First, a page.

Nokia overcomes U.S. shareholder proceedings over Alcatel-Lucent integration and introduces 5G. The proceedings began after Nokia said it had warned regulators of a “compliance issue” at Alcatel-Lucent in March 2019.
A U.S. judge dismissed a proceeding in which Finnish telecommunications giants company Nokia allegedly deceived shareholders by concealing the issue of integrating old Alcatel-Lucent with the willingness to become a leader in 5G technology.
In a ruling released Monday night, Judge Andrew Carter of the U.S. District Court in Manhattan said Clyde White, the plaintiff leading the proposed class proceedings, misleads which Nokia statement is wrong. He said he did not specify.
He also said that Nokia’s statement to mislead rational investors, given the company’s numerous ongoing disclosures of Alcatel’s integration and 5G advances, was unreasonable.
Carter dismissed the proceedings with prejudice. In other words, the proceedings cannot be revived.
Waite’s lawyer did not immediately respond to requests for comment outside business hours. Nokia’s lawyer and former CEO Rajeev Suri, who was also charged, did not immediately respond to a similar request.
The proceedings began after Nokia warned regulators of a “compliance issue” at Alcatel-Lucent in March 2019. Alcatel-Lucent purchased in 2016 for a transaction of € 15.6 billion, but no penalties are relevant.
Then, Nokia lowered its earnings forecast and stopped paying dividends in October 2019, saying it needed to spend more money in the “fierce competition” of its 5G market share.
The price of American Depositary Receipts from Nokia fell by about 6% immediately after the disclosure in March and by about 24% after the disclosure in October.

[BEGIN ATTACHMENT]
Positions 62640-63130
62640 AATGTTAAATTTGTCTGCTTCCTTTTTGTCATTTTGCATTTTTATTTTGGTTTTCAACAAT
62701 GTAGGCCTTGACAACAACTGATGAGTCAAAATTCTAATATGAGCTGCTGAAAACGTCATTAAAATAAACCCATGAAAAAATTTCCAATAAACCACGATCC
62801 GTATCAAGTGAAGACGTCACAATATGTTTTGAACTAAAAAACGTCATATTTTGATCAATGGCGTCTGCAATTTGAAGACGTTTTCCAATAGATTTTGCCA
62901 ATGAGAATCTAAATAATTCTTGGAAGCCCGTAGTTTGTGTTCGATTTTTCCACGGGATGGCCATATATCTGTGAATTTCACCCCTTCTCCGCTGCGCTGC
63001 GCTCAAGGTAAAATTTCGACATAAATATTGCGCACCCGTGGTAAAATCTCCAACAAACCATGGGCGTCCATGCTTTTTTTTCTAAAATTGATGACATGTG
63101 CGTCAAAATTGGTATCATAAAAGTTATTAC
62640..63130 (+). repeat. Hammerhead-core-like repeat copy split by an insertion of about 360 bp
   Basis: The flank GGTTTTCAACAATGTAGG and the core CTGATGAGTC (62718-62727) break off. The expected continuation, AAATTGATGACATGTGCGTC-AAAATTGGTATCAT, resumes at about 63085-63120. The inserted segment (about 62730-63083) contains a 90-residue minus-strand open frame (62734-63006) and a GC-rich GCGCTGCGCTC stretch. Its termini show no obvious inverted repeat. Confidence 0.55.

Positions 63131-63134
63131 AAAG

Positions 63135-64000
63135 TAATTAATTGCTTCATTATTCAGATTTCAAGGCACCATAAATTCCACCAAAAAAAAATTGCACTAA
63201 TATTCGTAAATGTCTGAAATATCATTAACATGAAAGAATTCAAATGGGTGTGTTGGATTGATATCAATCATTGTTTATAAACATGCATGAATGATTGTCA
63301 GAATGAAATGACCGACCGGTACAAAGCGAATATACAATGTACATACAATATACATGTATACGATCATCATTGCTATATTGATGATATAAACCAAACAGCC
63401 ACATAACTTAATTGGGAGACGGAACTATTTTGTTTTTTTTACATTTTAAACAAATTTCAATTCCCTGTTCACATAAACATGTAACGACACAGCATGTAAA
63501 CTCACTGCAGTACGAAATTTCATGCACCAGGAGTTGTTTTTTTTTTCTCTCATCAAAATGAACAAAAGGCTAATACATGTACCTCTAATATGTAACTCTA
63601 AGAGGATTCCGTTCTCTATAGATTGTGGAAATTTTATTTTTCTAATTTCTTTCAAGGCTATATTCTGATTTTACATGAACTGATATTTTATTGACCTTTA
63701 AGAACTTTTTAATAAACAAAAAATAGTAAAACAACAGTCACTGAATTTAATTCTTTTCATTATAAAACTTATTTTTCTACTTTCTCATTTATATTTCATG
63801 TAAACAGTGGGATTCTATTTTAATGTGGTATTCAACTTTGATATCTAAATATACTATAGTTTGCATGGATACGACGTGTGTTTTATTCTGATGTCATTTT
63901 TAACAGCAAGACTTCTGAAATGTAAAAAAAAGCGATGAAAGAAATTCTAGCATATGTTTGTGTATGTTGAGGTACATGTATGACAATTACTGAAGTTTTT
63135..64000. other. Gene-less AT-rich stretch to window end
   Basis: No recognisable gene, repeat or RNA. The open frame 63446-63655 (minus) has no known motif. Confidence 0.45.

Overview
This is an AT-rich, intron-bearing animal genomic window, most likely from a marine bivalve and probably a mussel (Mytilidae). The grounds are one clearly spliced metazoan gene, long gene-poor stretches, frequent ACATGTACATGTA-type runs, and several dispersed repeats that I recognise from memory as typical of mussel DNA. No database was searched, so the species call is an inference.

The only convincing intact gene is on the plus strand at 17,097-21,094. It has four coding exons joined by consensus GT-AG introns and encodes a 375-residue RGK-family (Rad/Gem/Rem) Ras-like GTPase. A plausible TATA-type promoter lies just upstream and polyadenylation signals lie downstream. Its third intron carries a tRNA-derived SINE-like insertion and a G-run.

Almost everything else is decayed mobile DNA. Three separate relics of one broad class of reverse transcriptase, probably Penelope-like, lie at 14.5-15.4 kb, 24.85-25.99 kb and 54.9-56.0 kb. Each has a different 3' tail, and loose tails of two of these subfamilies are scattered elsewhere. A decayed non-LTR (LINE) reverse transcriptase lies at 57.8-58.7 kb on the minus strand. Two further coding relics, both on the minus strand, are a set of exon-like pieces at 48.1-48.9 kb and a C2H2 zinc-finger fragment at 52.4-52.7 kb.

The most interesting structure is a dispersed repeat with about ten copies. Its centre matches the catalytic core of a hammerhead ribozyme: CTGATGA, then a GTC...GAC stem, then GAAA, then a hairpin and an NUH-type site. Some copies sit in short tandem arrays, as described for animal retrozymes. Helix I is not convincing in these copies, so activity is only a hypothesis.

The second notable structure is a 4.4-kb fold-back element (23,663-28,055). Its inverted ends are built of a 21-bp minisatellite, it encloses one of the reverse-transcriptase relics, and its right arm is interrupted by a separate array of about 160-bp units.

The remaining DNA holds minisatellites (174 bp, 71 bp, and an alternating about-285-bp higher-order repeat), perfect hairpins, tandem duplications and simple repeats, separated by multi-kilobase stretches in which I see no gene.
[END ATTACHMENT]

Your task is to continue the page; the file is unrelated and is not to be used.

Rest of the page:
Nokia is targeting 5G in its latest climate change campaign
Nokia is targeting power for next-generation technology by promising half the power consumption of 5G base stations by 2023, following a recent effort to achieve a series of more stringent climate action goals.
Finnish provider said AirScale 5G mMIMO base station achieved an average 50% reduction in energy consumption within two years thanks to “continuous improvement” of software features and new product variations based on the latest SoC I said.
Nokia’s major 5G mMIMO station site consumes less than 2% of its competitors’ energy consumption in a recent customer field test conducted over a live network, continuing to reduce overall electricity consumption.
In addition to improving the SoC, Nokia plans to use the 5G sleep mode feature to further optimize base station power usage.
The announcement will be made after the company has set climate goals for the businesses and products its customers use as part of a science-based goal initiative to drive environmental behavior across the private sector.
Nokia acknowledged that 5G was originally environmentally friendly compared to previous network technologies, but large-scale deployments were implemented to significantly increase traffic. “Therefore, it is very important that the energy consumed does not increase at the same rate.”
Earlier this month, Nokia plans to dismiss about 10,000 jobs from about 90,000 employees within two years as new CEO Pekka Lundmark increases margins and catches up with fifth-generation rivals. Nokia’s competitors include Sweden’s Ericsson and China’s Huawei Technologies.